After about a year of living in a pandemic, it is exhausting to think about all the ways we’ve adapted and changed our lives. Even as we can return to some of what feels normal, the mindset of impending upheaval lingers. That worry and drive to be prepared might never leave.
Honestly, the hardest part of this is the fact that we don’t know what lies ahead. Kids ask questions we have no answers to. Can we go to school without masks next year? Can we go on vacation again? What if we get sick? Why did this happen? I have heard some version of all of these. Sometimes I can cobble together an answer that satisfied their curiosity and quelled their fears, but mostly it makes fear swell in a knot in the pit of my stomach.
This life is draining. All the unknown, all the planning and then changing those plans, all the dishes. So many more dishes when everyone is home so often. I have also found myself cleaning more. Watching our friends and family struggle alongside of us and worrying for our loved ones. Watching the news and worrying some more. There is a lot more worrying in this new life. One thing I have been doing less of is taking time for myself. Less time intentionally spent as a couple. Less time spent with my friends.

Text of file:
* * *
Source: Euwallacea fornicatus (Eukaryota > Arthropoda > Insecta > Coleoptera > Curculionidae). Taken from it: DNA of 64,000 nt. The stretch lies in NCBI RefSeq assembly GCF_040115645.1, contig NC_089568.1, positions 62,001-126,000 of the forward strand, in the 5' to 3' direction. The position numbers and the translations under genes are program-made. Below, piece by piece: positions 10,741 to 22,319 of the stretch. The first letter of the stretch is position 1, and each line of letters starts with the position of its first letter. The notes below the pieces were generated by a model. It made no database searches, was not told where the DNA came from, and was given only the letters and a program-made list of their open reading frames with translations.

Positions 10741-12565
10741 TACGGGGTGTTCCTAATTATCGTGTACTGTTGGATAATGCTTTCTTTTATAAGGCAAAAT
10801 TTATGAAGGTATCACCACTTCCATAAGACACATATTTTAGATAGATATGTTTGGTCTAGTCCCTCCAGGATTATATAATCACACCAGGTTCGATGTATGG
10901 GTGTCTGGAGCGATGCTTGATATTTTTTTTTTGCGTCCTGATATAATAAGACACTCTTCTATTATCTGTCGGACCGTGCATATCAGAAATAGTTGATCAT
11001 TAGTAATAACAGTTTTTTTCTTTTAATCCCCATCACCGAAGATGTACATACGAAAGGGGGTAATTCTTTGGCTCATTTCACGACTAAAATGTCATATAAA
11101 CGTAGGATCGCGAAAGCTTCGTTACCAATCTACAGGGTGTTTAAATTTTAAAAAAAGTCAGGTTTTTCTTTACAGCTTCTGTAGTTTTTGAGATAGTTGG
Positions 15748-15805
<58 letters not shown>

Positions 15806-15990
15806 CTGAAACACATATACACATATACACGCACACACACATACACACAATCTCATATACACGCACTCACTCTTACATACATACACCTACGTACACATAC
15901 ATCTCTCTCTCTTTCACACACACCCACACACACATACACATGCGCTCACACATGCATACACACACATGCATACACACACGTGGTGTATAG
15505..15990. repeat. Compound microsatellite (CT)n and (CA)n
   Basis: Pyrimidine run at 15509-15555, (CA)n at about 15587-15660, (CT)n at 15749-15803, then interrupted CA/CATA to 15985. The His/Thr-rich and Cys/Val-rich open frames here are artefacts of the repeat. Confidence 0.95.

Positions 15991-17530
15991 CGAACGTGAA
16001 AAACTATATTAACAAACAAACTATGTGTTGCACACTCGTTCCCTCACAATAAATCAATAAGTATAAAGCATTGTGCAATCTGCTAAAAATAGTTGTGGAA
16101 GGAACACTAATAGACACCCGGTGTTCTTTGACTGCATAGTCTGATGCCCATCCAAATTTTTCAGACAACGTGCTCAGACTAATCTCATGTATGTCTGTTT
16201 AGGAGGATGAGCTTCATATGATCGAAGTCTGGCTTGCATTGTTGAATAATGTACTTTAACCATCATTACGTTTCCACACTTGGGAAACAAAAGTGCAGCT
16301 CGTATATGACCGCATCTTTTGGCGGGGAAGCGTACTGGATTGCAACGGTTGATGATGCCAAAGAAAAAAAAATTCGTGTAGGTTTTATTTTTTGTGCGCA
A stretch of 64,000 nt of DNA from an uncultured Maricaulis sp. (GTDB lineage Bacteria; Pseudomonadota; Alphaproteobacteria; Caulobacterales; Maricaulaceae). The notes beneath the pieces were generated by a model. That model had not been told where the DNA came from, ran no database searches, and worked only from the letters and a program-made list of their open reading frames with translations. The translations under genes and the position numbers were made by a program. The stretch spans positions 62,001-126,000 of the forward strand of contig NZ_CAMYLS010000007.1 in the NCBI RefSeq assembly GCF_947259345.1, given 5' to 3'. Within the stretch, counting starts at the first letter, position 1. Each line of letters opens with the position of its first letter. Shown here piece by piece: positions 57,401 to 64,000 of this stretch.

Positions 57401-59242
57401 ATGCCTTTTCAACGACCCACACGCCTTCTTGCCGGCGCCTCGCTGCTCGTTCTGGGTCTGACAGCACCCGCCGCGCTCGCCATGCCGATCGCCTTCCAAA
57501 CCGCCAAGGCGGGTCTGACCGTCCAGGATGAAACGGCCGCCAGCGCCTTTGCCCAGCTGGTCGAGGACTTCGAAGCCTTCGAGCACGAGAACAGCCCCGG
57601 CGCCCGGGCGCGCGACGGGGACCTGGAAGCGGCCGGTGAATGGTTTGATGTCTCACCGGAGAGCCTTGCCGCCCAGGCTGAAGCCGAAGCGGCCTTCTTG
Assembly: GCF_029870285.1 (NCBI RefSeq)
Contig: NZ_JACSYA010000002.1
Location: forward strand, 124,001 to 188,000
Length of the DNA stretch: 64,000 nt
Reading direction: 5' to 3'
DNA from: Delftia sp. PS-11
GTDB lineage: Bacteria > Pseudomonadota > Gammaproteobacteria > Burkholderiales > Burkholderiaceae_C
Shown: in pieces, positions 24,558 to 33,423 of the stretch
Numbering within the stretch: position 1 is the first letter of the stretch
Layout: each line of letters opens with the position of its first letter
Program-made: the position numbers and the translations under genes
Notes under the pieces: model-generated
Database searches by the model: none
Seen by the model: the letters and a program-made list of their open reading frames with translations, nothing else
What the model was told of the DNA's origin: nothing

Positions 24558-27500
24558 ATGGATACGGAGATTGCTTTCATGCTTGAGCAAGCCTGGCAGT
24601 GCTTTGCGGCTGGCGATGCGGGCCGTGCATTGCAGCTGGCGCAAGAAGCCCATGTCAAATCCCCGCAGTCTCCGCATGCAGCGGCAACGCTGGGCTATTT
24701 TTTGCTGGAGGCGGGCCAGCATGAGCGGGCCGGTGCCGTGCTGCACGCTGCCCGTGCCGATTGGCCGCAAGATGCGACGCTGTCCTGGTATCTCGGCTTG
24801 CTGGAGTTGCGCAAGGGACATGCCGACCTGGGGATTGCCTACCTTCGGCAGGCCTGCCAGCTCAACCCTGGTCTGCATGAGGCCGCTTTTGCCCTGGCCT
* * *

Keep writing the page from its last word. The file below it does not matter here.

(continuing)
Put your oxygen mask on before you help someone else with their mask. We’ve all heard it, but in this moment of perpetual exhaustion and unknown, it is more important advice than we realize. Take a deep breath. Go to bed early instead of watching the news. Wake up half an hour early and drink coffee while watching the sunrise. Hide in the pantry and eat chocolate. Take the long way home so your toddler falls asleep and read a magazine or book in your driveway. For myself, I’ve discovered an at home yoga practice by following a YouTube channel that has playlists of videos by length. Some days I have a half an hour to gift myself, and some days it is only five minutes. It has become my favorite part of the day.
Coordinating time with other people takes a little more work. Most days, it is tempting to fall into a lump on the couch at the end of the day. The siren song of our phones can call us away from each other. It is so important to work to connect. This pandemic has shown us that we need social interaction. We need the balm of that shared experience and the empathy it brings. We need our village.